320pp, paperback, £8.99
Reviewed by Elizabeth Hilliard Selka
James Marlowe is an advertising executive – a successful one whose latest triumph is a prestigious deal with a Dutch bank for a new campaign. He has a great team at the office and at home a lovely wife, Sally, and their beautiful little boy, Harry. It all sounds good news for James, given that advertising is his business. But as we know from the first words of this novel, James is a wreck. He’s somewhere else, far removed from the world of work and family, in a place where his whole being is focused on a collection of toy figures made from plastic and metal in forms including a cowboy, a knight and a pirate… The Zoo. James is psychotic, committed to a secure unit where The Zoo both provides his only tentative connection with reality and sanity and at the same time drives him crazy as he tries to grasp the roles and significance of the various pieces. As the plot spools out between the one extreme and the other, high-pressure business and high-security unit, we see James become the drunken, drugged-up, self-hating and hateful man whose final act of self-mutilating violence is the cause of his commitment.
Put like that, The Zoo hardly sounds like a book one would want to spend time with. But don’t be put off. There is a redeeming feature to the plot involving the fictitious African country of Nghosa, where the black minerals casserite and coltan are mined – minerals essential for the manufacture of the sort of electronic goods of which we in the West can’t seem to consume enough. But they are obtained by child labour and are so valuable that a rebel army is prepared to brutalize, rape and mutilate the country’s population in order to wrest control of the material and its trade from the government. James only gradually becomes aware of this, so befuddled is he by his vast consumption of champagne and cocaine. His wife’s friend Lou has to spell out to him – and thankfully to us – both the situation in Nghosa and its connection to James himself in interludes which give the reader welcome clarification of what is otherwise only hinted at obliquely. At the climax of the novel, in dramatic if fantastical interventions (does every advertising agency have a meat cleaver in its kitchen drawer?), James tries to make everything right, or at least make his own atonement for his part in perpetuating the horror in Nghosa. Thus the various threads weave together in the end in a satisfactory manner.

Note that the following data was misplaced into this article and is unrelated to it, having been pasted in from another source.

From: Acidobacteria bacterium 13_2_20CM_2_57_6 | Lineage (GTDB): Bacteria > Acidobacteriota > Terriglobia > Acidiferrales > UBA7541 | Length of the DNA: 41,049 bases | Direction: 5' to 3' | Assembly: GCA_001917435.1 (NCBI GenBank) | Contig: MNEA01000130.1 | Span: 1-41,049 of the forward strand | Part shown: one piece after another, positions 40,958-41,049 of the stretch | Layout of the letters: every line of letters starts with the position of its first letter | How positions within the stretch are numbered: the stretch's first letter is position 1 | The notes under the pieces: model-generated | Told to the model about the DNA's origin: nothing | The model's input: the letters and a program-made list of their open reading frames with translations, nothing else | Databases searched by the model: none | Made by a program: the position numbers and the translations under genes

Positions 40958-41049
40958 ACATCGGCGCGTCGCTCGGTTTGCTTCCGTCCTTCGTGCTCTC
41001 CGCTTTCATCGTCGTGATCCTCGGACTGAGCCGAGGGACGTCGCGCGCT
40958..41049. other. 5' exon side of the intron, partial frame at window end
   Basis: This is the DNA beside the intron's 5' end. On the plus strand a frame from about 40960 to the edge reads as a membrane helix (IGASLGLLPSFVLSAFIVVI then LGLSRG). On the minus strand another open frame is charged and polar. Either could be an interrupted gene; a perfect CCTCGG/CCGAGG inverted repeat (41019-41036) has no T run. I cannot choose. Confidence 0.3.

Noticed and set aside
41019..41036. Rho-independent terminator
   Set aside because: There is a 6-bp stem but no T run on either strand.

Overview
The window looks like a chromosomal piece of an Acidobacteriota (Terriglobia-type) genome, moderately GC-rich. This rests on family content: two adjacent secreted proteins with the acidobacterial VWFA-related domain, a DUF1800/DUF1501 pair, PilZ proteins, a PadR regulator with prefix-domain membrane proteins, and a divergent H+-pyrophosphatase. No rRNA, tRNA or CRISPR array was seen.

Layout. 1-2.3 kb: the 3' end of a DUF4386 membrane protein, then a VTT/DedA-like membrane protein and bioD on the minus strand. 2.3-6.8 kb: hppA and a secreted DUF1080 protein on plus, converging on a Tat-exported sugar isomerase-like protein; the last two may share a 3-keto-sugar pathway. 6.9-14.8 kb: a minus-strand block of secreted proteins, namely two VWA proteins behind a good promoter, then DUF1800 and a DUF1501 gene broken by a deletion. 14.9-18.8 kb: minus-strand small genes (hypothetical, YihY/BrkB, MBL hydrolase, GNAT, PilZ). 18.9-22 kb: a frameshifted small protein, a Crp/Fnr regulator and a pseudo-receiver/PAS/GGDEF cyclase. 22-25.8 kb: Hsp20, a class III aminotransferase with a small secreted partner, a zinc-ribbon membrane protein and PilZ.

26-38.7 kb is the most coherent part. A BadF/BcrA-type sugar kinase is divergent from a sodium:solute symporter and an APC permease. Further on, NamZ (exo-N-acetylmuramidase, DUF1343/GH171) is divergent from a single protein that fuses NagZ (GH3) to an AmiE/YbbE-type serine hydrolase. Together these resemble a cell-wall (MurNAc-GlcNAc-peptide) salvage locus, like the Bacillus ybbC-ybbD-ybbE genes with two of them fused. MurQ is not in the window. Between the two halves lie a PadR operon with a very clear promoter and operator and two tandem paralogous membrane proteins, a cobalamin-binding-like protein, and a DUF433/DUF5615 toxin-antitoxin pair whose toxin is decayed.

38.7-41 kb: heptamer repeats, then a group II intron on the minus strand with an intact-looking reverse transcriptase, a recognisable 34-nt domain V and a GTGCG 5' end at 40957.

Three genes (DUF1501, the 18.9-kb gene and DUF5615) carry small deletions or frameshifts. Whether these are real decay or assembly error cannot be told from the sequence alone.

The challenge presented by The Zoo is that pre-psychosis James is such an idiot. He is his own worst enemy, glugging more alcohol and sniffing yet more coke, lying yet again to his wife and yelling at his beloved son, to such as extent that one questions why he goes on and on doing it when – and this is James’s one redeeming feature – he seems to know in his heart that it’s all a very bad idea. Perhaps that is the nature of addiction, in which case The Zoo gives a convincing portrait of this form of compulsion. And the psychotic episodes are credible, even sometimes engrossing. But not so appealing that we want James to be left in his alternative universe for any longer than necessary. And in the end, it is The Zoo itself which helps him drag himself back to join our reality, to Sally and Harry. The journey may be somewhat exhausting, but it feels worthwhile, and we don’t lose hope that there will be a happy ending to this human and psychological thriller.